SInce 1959 researchers and scholars have continued to uncover and explore the works of Lorraine Hansberry, including through biographical and literary overviews; literary and dramatic criticism; exploration of Hansberry’s black female radicalism; development of resources for young readers; and several excellent web-based educational resources.
When Lorraine Hansberry died at thirty-four, she left a wide and rich dramatic heritage, although only a small part of it was visible then, and some parts have yet to become known. When all of her work is brought into view, she should be seen as one of the most important playwrights of this century, not simply on the basis of the one play already considered a classic, but on her collective work.
—Steven R. Carter, Hansberry’s Drama: Commitment Amid Complexity (1991)
Following the production of A Raisin in the Sun in 1959, there have been numerous theater reviews and newspaper articles about the play, as well as literary and dramatic criticism. This includes material specifically focused on Hansberry v. Lee, a class action lawsuit argued before the Supreme Court in 1940. The ruling—in favor of Carl Hansberry, Lorraine Hansberry’s father—invalidated a racially restrictive covenant barring African Americans from purchasing or leasing land in white Chicago neighborhoods. In addition to A Raisin in the Sun, two additional Hansberry plays were produced on Broadway and have received significant critical attention from critics and scholars: The Sign in Sidney Brustein’s Window (1964) which looks at the question of commitment and Les Blancs (1970), a play about African anticolonial freedom struggles.The To Be Young, Gifted and Black, adapted from Hansberry’s works-in-progress, plays, essays, articles, speeches, interviews, diary entries, poetry, and letters by Hansberry's former husband, Robert Nemiroff presented Hansberry’s contributions as an activist and writer through her own words. Scholars have used these materials to draw a complex of portrait of the writer.
After Hansberry’s death in 1965 her former husband, Robert Nemiroff, and later his wife Jewell Handy Gresham-Nemiroff, as executor of the Lorraine Hansberry Estate, undertook several projects to preserve the legacy of Lorraine Hansberry. The collected papers, now housed at the Schomburg Center for Research in Black Culture, include fiction, poetry, and several other plays and screenplays, including The Drinking Gourd and What Use Are Flowers?, Toussaint, and Masters of the Dew. Also archived are articles, correspondence, and other materials relating to Hansberry’s activism including files for Camp Unity, the Labor Defense League, the 1952 Montevideo Peace Conference, her journalistic writings for Freedom newspaper, Freedomways, and The Movement: Document for a Struggle for Equality, and the FBI files on Hansberry that were obtained via the Freedom of Information Act.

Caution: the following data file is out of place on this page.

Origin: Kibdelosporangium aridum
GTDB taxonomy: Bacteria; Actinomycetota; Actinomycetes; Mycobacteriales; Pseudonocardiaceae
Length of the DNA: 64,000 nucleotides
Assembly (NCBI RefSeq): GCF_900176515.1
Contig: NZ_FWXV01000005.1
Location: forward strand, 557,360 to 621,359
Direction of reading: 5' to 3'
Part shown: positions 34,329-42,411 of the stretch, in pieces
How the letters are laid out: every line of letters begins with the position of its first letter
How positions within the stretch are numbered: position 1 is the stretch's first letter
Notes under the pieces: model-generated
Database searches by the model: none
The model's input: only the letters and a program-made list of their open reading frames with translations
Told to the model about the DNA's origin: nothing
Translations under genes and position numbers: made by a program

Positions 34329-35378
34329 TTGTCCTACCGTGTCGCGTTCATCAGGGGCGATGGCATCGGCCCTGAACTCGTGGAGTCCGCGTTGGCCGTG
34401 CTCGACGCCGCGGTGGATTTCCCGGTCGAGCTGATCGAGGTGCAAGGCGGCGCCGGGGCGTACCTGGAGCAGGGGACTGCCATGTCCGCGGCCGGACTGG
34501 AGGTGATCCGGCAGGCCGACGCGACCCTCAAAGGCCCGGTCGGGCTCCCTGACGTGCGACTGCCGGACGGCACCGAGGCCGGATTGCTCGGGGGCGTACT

In his commitment to collecting and organizing Hansberry’s unpublished and published papers, Nemiroff asserted Hansberry’s status as a theater artist but also drew attention to the ways her contributions as an artist actively involved in literary, political, and activist communities helped to shape Black freedom struggles. Hansberry’s affiliation with the Communist left of the post-World War II era through her relationships with Paul Robeson and W. W. E. B. Du Bois, her pro-peace Cold War radicalism, and her internationalism that supported both anticolonial African independence movements and US-based Black Power movements was integral to her examination and critique of feminist, gender, and sexuality analyses. The depth and breadth of the collection has given researchers crucialopportunities to trace a complex, intertwined legacy of Hansberry’s Black radicalism as an artist, activist, public intellectual, and writer.
The following bibliographies aim to gather some of the significant secondary resources about the life and work of Lorraine Hansberry. They are a mix of scholarly and popular writing; they are not exhaustive and we look forward to updating them. More information about Hansberry's published work can be found under Works and Primary Resources. You can also find excerpts from Hansberry's published material in our archive of Hansberry quotes, In Her Own Words. The unpublished materials—including materials relating to Hansberry's activism as well as diaries, journals, and personal correspondence—are primarily collected in the Lorraine Hansberry Papers housed at the Schomburg Center for Reseach in Black Culture. Artwork by Hansberry can be found in the Gallery.